Review: Person of Interest 3.23 – “Deus Ex Machina”

Those responsible for the Machine are put on trial by Vigilance while the rest of Team Machine tries to save them — in the middle of a New York City blackout.

*****SPOILERS BELOW****

The episode opens with one of the few funny moments when the members of Team Machine shoot out the knee-caps of Decima agents while Hersh goes for the kill shots. Reese and Shaw are disapproving and Hersh is confused by their reaction. It was a great moment and makes Hersh even more of a badass. He is an interesting contrast to our team and really shows how much Harold has influenced both Reese and Shaw.

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Throughout the trial and this episode the concept of good and evil are battled with some pretty interesting angles. Is the government surveillance system evil at its core? Given that Finch did his best to give the Machine his own morality and safeguards to prevent it from taking over, maybe not. Plus, Control gave a very compelling argument about why that surveillance was necessary. She also was more developed as a real character, perhaps even a hero compared to mustache twilling villain she appeared as before now. The trial was a great venue to argue both sides of the constant surveillance, no privacy argument. The only frustration was that Collier seemed incapable of understanding Finch’s side of the conflict and the precautions he took to guard people’s privacy as much as possible. Collier’s life has been dedicated to uncovering the evil face of the Machine’s creator only to get Finch instead. Finch did not fit in Collier’s world view of a diabolical Big Brother wanting to control and strip away his freedoms. How does Collier justify spending four years of his life tracking down this mythical beast to be confronted by mild mannered Harold Finch who is just “good with computers?”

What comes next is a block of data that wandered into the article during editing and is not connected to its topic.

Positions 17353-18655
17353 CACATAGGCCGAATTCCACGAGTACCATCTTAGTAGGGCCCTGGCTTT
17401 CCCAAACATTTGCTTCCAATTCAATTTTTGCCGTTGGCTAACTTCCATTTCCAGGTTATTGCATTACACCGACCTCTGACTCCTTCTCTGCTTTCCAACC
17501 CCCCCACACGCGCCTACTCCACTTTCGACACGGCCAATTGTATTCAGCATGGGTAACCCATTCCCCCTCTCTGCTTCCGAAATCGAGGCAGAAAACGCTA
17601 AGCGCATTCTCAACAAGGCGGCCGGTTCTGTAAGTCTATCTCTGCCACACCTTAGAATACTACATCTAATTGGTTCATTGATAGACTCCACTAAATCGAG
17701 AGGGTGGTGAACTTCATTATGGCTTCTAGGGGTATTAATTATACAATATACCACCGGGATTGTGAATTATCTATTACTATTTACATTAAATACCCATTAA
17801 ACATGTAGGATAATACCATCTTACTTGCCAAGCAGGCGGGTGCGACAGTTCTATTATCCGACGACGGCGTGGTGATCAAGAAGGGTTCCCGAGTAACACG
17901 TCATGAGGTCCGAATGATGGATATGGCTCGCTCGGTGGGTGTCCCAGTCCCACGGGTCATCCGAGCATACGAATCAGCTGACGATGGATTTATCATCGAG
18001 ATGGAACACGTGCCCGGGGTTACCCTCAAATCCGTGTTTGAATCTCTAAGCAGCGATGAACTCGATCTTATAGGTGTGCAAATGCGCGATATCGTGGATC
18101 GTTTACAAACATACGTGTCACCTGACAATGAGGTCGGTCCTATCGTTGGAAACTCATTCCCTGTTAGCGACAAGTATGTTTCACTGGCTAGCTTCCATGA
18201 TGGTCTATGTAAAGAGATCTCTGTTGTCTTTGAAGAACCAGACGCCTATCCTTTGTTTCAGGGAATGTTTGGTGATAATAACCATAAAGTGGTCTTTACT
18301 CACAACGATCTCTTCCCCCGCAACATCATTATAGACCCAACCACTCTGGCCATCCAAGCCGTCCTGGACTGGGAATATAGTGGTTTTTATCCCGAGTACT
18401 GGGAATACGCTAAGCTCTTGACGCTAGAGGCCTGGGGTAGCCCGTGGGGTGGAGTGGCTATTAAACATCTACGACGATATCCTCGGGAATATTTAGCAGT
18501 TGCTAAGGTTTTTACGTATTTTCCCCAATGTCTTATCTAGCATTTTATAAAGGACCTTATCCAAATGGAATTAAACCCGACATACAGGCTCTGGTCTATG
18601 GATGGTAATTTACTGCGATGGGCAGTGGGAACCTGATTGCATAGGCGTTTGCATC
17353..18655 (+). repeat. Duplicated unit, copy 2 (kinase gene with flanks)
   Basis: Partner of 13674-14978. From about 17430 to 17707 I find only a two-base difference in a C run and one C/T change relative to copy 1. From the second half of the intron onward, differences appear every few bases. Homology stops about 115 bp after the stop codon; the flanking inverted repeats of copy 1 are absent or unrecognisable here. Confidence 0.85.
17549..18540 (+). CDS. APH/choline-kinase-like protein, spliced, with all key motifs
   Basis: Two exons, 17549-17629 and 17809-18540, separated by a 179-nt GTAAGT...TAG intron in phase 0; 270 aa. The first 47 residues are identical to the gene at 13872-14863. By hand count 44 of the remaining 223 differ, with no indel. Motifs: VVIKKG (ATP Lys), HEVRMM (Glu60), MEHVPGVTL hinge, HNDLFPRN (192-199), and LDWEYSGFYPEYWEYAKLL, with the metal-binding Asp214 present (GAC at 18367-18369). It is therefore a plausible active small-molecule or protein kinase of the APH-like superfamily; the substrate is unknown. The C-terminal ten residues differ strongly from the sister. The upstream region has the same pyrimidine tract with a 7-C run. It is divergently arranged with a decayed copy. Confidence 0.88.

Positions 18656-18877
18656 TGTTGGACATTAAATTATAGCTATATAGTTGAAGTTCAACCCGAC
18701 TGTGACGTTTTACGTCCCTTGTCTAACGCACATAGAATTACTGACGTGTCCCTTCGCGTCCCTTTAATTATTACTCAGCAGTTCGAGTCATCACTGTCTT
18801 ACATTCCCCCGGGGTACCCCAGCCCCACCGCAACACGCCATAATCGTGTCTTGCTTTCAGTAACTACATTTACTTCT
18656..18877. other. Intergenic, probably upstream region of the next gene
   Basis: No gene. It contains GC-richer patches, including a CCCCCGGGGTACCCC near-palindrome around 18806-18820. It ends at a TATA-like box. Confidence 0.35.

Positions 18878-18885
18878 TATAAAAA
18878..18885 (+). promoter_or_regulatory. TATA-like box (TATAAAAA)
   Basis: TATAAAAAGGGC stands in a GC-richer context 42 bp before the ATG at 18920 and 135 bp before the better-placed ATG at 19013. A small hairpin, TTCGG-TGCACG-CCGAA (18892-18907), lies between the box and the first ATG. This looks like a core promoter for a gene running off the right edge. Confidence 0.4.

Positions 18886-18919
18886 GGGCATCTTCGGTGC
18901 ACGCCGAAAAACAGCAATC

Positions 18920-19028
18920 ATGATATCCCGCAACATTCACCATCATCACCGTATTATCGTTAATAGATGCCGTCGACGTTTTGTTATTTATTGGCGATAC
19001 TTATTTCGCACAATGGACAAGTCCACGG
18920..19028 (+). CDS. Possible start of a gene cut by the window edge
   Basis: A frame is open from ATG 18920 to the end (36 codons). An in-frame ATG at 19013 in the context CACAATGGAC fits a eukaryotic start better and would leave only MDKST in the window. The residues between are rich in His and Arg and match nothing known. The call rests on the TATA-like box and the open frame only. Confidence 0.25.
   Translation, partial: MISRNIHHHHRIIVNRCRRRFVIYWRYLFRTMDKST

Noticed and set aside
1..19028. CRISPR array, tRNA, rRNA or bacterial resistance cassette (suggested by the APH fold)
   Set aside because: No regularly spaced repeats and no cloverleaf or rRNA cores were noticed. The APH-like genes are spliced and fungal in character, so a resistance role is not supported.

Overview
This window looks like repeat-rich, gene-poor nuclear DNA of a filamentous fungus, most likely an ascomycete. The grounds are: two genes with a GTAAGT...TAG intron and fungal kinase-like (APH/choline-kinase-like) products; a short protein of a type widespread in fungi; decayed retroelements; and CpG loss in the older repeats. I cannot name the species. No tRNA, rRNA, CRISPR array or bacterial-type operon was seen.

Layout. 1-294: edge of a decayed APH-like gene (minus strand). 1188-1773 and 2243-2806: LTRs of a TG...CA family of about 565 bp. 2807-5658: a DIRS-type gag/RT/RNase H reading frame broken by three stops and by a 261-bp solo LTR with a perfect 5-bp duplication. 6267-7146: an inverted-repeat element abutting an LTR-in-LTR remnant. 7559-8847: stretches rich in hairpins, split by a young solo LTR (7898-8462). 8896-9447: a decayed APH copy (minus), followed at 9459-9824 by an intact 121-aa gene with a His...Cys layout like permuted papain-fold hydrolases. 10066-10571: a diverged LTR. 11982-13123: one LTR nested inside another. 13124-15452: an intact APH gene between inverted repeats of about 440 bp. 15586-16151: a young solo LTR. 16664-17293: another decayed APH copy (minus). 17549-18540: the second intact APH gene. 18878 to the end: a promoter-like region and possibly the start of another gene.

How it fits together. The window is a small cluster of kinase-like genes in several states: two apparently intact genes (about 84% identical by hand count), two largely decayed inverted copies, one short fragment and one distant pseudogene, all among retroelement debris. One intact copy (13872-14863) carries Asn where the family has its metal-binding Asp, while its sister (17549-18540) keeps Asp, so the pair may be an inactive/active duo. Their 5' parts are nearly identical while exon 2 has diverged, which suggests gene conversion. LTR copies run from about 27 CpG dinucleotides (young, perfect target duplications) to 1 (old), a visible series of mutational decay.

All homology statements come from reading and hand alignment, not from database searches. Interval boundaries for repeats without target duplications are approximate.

Greer was smug through the proceedings as though he did not care about either side of the argument. Considering his endgame perhaps he didn’t.

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Hersh is also a character that has been portrayed as a complete villain, but faced with a bomb that would kill hundreds of civilians, he rolled up his sleeves and got to work. Everyone wants a happy ending, but as Hersh gets riddled with more and more bullets it didn’t look like time was on his side. He went out well, trying to save lives, ultimately failing but sometimes that’s a hero’s story too.

The big twist of the narrative is that Greer’s endgame was the creation of Vigilance in the first place. He recruited Collier personally. The clues were in last week’s episode in the tone of the text to Collier in his flash-back , and Greer’s comment to the Senator before they are kidnapped. The Senator says they need to run, but Greer says it’s too late. How did he know that? Greer was giving Vigilance their information and equipment all along. He needed a real threat he could control to force the hand of the government to give him the NSA feeds so Samaritan could come online. Here’s hoping that Control eventually figures out his game.

As for Team Machine? They are defeated soundly and the Library destroyed. At the end of the finale all they have is an envelope provided by Root and a blind spot in Samaritan’s watchful eye big enough for each of their new identities. They are scattered to the winds and alone. Oh yeah, the Machine said that “hope” was also left over. The entire premise of the show was up ended and the bad guys insurmountable. No clue how they move forward next season, but it’s exciting to speculate.

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Post Author: Libya El-Amin

Site editor, staff writer, reviewer, interviewer and all around TV watcher. Host of TV Campfire Podcast where we talk about all the TV shows I manage to watch each week. Sometimes the number of shows is staggering which means I have some sort of addiction. I also edit for television in real life.

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